Mt. Moritz, Grenada

Mt. Moritz, Grenada

Mt. Moritz, Grenada

From Alison Donnell:

You are probably all aware of the piece about Grenada in Nancy Cunard’s infamous 1934 anthology Negro: ‘White Trash in the Antilles’ by H. Gordon Andrews. It begins….

“The ‘White Trash’ colony of Grenada is located about three miles inland from the capital St. George in a district called Mt Moritz. So far as the historical printed records of the island are concerned no information whatever is given on this subject. Whatever statement is made here on this matter is done in good faith and based on personal knowledge. The population of this group of poor whites is swiftly being absorbed by amalgamation with some of the lower classes of Africans. No mulato or black who may consider himself of good class would inter-marry with one of these whites, so great is the contempt in which these poor unfortunates are held.” (305)

And ends….

“The ‘Po’ white trash of the West Indies and America call for as much sympathy as the wretched Negroes of Africa who were enslaved and exploited for the same reasons, and against whom is felt that self-same prejudice that the lowliest Grenadian feels against poor ‘Backra Johnny,’ who to him is nothing more than ‘White Trash’.” (307)

Interestingly, this book was banned in Trinidad in the year of its publication and one newspaper report suggests that the action may have been taken on account of Andrews’ suggestion of equal oppression. Also interesting, Mt. Moritz has its own FB page.

I plan to go there in June but if anyone can share more in advance, please let me (Alison Donnell) know or post here….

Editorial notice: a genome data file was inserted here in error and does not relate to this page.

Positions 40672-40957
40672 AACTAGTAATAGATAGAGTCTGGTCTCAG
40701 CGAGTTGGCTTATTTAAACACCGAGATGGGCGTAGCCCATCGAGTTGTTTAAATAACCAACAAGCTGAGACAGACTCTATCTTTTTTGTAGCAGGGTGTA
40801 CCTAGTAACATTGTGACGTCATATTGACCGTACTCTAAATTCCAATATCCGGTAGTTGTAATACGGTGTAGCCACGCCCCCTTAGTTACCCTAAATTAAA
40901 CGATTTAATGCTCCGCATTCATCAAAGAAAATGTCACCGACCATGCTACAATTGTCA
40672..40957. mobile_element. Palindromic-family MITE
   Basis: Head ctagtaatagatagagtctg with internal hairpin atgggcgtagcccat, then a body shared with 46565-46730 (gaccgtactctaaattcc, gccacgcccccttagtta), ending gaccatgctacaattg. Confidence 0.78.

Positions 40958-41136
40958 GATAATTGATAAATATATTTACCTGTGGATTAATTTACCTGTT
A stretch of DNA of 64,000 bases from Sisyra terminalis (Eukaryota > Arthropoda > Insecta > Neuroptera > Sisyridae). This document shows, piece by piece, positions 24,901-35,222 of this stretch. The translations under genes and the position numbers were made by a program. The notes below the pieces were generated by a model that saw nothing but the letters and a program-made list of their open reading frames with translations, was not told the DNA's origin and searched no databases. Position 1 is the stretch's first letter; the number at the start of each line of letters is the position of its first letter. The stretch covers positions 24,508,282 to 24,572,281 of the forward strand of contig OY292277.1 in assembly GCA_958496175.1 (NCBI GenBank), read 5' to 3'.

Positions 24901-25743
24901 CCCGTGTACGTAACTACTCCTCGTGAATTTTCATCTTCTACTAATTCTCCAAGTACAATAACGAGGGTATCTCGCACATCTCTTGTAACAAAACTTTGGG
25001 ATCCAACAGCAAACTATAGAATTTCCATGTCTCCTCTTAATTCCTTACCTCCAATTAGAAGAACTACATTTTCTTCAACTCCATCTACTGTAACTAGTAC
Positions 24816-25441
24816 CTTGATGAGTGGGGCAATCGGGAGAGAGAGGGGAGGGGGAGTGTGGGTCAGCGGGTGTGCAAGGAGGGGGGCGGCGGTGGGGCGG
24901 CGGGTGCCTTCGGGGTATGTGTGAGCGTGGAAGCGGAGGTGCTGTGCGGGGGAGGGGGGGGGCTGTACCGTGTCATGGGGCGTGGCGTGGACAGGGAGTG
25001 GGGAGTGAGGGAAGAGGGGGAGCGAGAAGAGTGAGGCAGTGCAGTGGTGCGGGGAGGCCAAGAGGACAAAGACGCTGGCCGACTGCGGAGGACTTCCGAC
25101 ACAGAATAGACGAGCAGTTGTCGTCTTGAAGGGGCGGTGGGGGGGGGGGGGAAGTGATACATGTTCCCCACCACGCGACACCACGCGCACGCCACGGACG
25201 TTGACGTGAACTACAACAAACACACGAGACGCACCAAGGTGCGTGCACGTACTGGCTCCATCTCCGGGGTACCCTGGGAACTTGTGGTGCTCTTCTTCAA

The Afro American, 14 April 1934:

Mt. Moritz on Facebook:

  1. June 19, 2013 at 8:41 pm

    I hope you’ll be posting follow-up comments after your trip to Mt. Moritz. My sister and I will be there next month to – we hope – collect some family stories. We’ll also be doing research in Barbados and visiting St. VIncent for family background. We are not professional researchers, but have been digging into our Scots – English – Irish West Indian family histories for years.

  2. June 6, 2014 at 9:19 pm

    I have a new blog here on WordPress about Mt. Moritz Grenada. In fact, the comment above is from my cousin. I was born and raised here in New York but my parents, sister and entire extended family was born and raised in Mt. Moritz, Grenada.
    I don’t know where you are getting your facts from but the people of Mt. Moritz are NOT a poor breed the way you are depicting it. I am well aware of the, Redlegs of Barbados and that they are still in Barbados with many photos of them online, toothless and in rags. I don’t know how true that is. .
    Many left in the late 1800s for Mt. Moritz or Dorcestershire Hill, St. Vincent but those people were hard working whites who maintained their homes, built a school and church with British Pastors and wore a uniform to school. My parents were born around 1930 and even though they grew up with no electricity and by US or British standards at that time, they may have seemed poor but not comparatively to the rest of the island. Many held office positions in St. George’s, the city and they were taught very well, rivaling our schools here in the US. They kept their houses well when most of the blacks in the surrounding areas lived in shanty towns which is why the whites kept them out at that time. During the 1950s, they was more integration. But many of the surrounding areas of Grand Mal and Happy Hill knew of the Mt. Moritz people as generous and they would come up on Christmas morning to celebrate and stop for food and drinks. That is because the people in Mt. Moritz were well off comparatively.